The original color palette came from my artist coping system living in less saturated landscapes, such as semi-arid earthy toned Lubbock, Texas and rainy grayish Northern Ireland. As I developed the palette further, I was able to make a Korean Saekdong pattern colors used in children’s garment. The color combination is traditionally believed to combat evil spirits and brings health and long life.
7. Through your work, you question the existence of an ideal home. Even if you know it is an illusion, do you have a mental image of your ideal home?
No matter what design it is or what kind of people live in, it would be a place where my heart is. In their work, A Thousand Plateaus: Capitalism and Schizophrenia, Gilles Deleuze and Félix Guattari describe nomadic space. In this model, one navigates the vast space through relationships between elements within the space. However, being somewhere is not restricted to being in a single place. Our body is always moving on. We are potentially at any place within the region. Everywhere becomes the place.
8. Based on your travels, how do you contend that local communities give insight to the state of the global community as a whole?
Similar to the notion of home, the perception can come from individual experiences. Without having a direct connection to the relevant parts of the world through a conversation and experience, the understanding would be limited. Although my work has a sense of dry humor, I hope to encourage a good connection though my work.
9. How do you think Anomalous Traces and In Transition react in conversation with the other installations in (Sub)Urban? More generally, how does the context of an exhibition inform the message of your art?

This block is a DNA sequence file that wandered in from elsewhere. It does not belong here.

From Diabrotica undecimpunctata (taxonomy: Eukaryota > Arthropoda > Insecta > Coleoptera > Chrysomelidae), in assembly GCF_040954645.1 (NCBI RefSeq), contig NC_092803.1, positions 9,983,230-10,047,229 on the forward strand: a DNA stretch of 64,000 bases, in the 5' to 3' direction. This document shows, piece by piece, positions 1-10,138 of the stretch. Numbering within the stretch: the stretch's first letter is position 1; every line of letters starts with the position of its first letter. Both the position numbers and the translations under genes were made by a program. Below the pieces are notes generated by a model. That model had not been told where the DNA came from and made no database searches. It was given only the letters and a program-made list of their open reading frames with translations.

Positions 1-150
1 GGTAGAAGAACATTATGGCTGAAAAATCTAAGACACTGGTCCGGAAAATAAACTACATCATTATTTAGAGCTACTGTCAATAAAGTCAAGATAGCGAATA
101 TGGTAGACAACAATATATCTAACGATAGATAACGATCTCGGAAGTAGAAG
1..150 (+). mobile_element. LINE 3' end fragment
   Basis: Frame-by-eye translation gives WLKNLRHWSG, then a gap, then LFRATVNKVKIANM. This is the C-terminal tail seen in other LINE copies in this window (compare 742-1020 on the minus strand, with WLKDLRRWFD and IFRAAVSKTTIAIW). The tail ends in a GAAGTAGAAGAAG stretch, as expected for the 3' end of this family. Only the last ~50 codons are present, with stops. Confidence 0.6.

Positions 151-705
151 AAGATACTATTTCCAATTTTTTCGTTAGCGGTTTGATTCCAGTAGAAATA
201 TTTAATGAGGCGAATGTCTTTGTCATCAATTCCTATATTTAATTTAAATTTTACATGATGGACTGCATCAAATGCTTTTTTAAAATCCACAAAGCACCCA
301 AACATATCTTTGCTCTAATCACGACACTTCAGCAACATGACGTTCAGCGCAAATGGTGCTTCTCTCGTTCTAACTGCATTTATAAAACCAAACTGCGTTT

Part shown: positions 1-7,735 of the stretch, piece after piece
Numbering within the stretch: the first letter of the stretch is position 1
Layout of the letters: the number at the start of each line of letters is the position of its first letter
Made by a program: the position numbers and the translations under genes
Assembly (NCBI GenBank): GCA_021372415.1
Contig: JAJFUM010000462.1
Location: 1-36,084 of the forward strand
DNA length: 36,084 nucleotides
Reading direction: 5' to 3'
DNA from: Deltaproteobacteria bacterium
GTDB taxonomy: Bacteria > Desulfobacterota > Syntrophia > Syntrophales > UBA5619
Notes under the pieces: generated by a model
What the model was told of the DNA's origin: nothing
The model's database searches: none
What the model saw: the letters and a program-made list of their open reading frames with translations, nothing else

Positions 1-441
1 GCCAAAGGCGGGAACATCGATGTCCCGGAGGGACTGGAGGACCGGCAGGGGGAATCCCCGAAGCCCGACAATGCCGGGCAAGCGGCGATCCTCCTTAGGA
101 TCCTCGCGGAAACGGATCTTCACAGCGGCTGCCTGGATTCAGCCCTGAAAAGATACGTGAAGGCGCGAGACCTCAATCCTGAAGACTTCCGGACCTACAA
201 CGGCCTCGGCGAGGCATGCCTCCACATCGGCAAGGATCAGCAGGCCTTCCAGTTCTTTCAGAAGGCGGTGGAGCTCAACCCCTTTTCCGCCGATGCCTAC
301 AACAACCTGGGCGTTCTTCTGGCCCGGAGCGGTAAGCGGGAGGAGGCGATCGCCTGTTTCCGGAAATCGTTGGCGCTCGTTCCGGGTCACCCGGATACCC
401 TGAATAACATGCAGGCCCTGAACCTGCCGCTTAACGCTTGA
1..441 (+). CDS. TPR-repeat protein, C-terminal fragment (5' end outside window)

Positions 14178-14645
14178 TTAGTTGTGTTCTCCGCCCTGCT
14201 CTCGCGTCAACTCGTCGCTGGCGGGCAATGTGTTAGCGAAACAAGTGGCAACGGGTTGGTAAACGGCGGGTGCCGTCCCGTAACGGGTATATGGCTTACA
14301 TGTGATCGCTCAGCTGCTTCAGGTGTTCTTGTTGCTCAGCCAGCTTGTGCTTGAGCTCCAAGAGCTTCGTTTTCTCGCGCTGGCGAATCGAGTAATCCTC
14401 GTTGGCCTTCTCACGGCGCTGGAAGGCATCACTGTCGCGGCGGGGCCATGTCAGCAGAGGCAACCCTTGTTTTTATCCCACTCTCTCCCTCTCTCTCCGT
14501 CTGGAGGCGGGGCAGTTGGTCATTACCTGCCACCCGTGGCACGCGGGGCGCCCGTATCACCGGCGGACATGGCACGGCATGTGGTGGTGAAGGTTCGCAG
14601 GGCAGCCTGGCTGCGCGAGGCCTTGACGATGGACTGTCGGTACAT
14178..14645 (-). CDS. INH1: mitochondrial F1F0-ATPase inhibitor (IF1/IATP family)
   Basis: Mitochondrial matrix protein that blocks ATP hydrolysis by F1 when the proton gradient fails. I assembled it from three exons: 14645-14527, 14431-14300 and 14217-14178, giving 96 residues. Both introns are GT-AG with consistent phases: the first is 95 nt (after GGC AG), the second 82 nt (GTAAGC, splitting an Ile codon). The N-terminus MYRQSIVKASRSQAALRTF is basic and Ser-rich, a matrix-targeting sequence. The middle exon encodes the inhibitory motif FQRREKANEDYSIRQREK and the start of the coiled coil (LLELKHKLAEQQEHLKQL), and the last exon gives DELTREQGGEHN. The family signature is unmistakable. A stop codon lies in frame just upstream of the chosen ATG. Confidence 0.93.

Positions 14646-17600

I think the exhibition showcases different facets of (Sub)urban life. The 19th century philosopher Ludwig Feuerbach said, “Man is what he eats.” This phrase is not necessarily about the consumerism, but indicates where we stand. I think Nicholas Satinover and Amze Emmons work relate my work in terms of their use of the built environment as my work deals with residential architecture.
10. Has your art always been focused on everyday subtleties and ordinary markers of home? Where do you see your art taking you regarding future projects or endeavors?
No not always. My current work focuses on botanical elements from American public gardens. My work not deal with the man-made environment, but also the connection to colonial botany and dazzle camouflage used in WWI.
11. What do you hope that (Sub)Urban visitors take away from your work?
I am such a Modernist. I would first love the viewers immerse themselves in the installed space to enjoy the patterns, cast shadows and optical illusion. The current U.S. political climate tends to encourage us to be more territorial, creating conflicts between peoples of different racial, national and cultural backgrounds. I would like share with viewers some common visual aesthetics in my work and carefully reflect on their choices in everyday living.
Yoo’s work is included in (Sub)Urban at The Stamp Gallery of the University of Maryland, College Park, from October 30-December 16, 2017